Romeo & Juliet in Black & White on Broadway

I’ve been looking forward to reading the reviews from this new production for a while. It’s not the first time a director has cast R & J as an interracial couple. There was an Ovation Award-winning version at the Theater at Boston Court here in LA a few years ago taking place in the antebellum south, and I’m certain many a college and small independent theater has addressed ‘race’ in their productions. But this is Broadway – and a Broadway show has the potential for impact on a large scale. So I was intrigued when I learned that film star Orlando Bloom (Lord of the Rings, Pirates of the Caribbean) and the emerging theater star Condola Rashad (nominated for a Tony for Trip to Bountiful, daughter of film and theater actor Phylicia Rashad) would be playing the tragic lovers. How would the director, David Leveaux, address the Mixed experience in this production? How might audiences react to the casting of a ‘white’ man falling fatally in love with a ‘black’ woman (an atypical depiction of an interracial couple in contemporary media). The New York Times review mentions ‘race’ in a brief paragraph: “That one of them is white and the other black may underscore the division between their families, yet it registers as irrelevant when they’re together.”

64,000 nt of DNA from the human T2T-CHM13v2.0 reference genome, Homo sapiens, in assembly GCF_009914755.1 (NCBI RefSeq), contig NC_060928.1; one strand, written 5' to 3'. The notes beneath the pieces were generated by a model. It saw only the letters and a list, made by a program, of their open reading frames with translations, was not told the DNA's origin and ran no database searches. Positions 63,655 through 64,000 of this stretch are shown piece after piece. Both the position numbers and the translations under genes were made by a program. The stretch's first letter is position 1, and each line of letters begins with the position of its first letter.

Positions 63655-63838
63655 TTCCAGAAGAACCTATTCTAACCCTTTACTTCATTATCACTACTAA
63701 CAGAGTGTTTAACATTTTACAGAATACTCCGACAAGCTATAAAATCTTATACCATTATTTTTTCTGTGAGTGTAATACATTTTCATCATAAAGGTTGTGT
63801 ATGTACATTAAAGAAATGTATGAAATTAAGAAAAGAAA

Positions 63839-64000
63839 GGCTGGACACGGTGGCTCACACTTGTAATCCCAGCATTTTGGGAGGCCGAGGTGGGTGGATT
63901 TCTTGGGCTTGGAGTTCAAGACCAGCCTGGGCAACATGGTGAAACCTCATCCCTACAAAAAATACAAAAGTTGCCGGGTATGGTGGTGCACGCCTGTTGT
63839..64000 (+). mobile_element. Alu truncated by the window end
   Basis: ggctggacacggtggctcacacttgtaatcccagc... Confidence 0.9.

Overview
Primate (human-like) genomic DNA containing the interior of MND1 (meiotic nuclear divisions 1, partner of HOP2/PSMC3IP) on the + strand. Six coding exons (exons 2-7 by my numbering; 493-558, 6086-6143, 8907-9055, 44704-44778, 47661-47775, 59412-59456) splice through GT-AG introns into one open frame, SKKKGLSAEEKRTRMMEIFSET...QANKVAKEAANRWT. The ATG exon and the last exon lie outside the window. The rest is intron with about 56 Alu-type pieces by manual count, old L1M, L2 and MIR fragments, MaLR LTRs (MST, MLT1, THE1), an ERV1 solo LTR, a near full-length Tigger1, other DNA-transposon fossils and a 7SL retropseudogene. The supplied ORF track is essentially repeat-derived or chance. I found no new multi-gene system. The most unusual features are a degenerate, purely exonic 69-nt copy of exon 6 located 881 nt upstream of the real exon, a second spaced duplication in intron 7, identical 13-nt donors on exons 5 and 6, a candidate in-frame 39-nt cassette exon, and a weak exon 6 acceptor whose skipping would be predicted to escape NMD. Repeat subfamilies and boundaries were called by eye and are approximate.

It’s not clear whether the reviewer sees this irrelevance as a good or bad thing, but it disappoints me. I’m still waiting for a production that takes on historical racial oppression. Even in the comments to the review, there is barely any mention of how this production addresses ‘race.’ In fact, I would suggest that some commenters’ opinions that the lead actors lacked chemistry may have more to do with their own discomfort in seeing intimacy by an interracial couple, than in the performances by the actors.

Granted, Shakespeare’s play is so well known that really addressing the behemoth that is racism will take skill, creativity and indefatigable research by a director and cast, but until then I am going to watch for the independent theaters and college presentations – who just may have more courage to do so.